Retirement Provisions in Build Back Better Bill Passed by The House – What’s in and What’s Out?
The Build Back Better legislation passed by the House on November 19, 2022, includes several changes from the original bill text. Here’s a quick summary of what made it into the final bill and what is out.
What Was Taken Out of the Final Bill
– Restrictions on IRAs investing into private companies and start-ups. This prior section, known formally as 138312, was removed from the final bill passed by the House. This section would have restricted IRAs from investing into private companies, private funds, and start-ups. Removal of this section is great news for self-directed IRAs as this section would have forced distributions of private company and start-up assets from existing retirement accounts and would have restricted investments in these assets beginning in 2022. Thankfully, Congress heard the outcry of affected IRA savers and realized the negative impact this would have. This restriction was removed from the bill.
– Restrictions in IRA owned LLCs where the IRA owner is the manager. The IRA owned LLC is a common structure used by IRA owners who invest in real estate and other IRA assets. This prior section, known formally as 138314, would have restricted an IRA/LLC where the IRA owners is a manager. This section was removed from the final bill passed by the House. Similar to 138312, Congress heard how this would hurt IRA savers and the real estate and small businesses who receive these IRA investment funds. This restriction was removed from the bill.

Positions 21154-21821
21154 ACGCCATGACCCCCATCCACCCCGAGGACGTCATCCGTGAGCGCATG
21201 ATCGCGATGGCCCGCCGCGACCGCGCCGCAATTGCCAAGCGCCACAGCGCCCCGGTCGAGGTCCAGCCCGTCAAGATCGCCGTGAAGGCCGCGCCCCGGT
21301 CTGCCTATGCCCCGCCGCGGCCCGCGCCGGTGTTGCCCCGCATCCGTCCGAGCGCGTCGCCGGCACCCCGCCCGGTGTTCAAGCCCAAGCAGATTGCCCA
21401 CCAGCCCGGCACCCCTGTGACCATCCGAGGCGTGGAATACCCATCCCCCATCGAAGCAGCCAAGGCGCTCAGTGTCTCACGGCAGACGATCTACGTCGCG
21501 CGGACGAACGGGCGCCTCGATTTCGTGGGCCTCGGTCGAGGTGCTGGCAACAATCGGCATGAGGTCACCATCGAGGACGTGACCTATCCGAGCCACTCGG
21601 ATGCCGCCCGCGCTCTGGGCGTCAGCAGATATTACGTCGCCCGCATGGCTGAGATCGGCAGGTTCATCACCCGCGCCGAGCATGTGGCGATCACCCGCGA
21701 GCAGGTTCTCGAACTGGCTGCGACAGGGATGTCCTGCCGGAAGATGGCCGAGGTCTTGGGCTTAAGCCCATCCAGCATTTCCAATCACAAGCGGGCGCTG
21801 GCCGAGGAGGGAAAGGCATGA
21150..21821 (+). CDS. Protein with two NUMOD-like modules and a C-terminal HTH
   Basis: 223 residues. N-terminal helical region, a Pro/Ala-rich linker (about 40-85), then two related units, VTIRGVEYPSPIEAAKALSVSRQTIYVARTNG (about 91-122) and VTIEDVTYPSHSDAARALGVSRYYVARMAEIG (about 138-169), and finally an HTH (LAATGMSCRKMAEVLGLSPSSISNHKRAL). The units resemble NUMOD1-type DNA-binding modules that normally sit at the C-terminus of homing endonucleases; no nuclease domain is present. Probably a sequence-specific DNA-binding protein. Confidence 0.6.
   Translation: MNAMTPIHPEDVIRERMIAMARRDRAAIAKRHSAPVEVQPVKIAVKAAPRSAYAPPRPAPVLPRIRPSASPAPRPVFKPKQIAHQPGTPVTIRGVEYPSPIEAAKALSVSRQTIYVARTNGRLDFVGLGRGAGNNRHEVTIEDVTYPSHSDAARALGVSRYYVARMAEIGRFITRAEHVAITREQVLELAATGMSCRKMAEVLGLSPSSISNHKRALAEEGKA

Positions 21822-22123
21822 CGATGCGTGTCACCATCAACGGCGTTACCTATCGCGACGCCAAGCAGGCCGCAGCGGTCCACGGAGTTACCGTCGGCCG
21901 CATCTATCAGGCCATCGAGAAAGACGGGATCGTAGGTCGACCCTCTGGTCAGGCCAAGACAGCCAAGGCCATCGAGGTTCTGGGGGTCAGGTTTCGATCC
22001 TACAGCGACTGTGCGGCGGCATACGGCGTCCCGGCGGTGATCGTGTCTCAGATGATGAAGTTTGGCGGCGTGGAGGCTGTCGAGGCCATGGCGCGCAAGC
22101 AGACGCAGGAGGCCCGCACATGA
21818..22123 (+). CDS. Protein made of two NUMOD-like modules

What Made it Into the Final Bill
– Back Door Roth IRA and Mega Back Door Roth 401k. The bill includes new restrictions that will prevent non-deductible traditional IRAs dollars (or after-tax employee) from being converted to Roth IRA or Roth 401(k)s. These restrictions apply at all income levels and will entirely close out the back door Roth IRA and the Mega Back Door Roth 401k beginning in 2022. The bill still needs to be passed in the Senate and signed into law by the president, but these restrictions made it into the final bill and close out a common strategy used by many retirement accounts savers to maximize Roth IRA contributions.
– Roth Conversions No Longer Allowed for High Income Earners ($400k single/$450K married). The bill will prohibit all Roth Conversions for high income earners ($400K single/ $450K married) so that only those with taxable income under $400k/$450k will be able to make Roth conversions. The good news is that this provision does not take effect until tax year 2032. Many traditional IRA owners who would like to convert to Roth have wondered whether they should hurry and convert in 2021 but the Roth conversion restrictions will not apply until 2032.
– $10M Cap on Retirement Account Balances. The bill includes a new cap on total retirement account balances for an individual of $10M. Anyone who has balances over $10M will be required to take annual distributions of amounts in excess of $10M to bring the account balance down over time. This is the first time a cap has been passed in a bill by any chamber of Congress. For those with larger accounts, the good news is that this provision does not take effect until 2028.
The bill passed the House with all democrats but one voting in favor and with all republicans voting no. The bill now goes to the Senate where Senate Majority Leader Schumer has said they plan to vote on the bill before Christmas. Many experts predict that the Senate will make changes and will pass a different version, which will then have to go back to the House for approval before being sent to the President.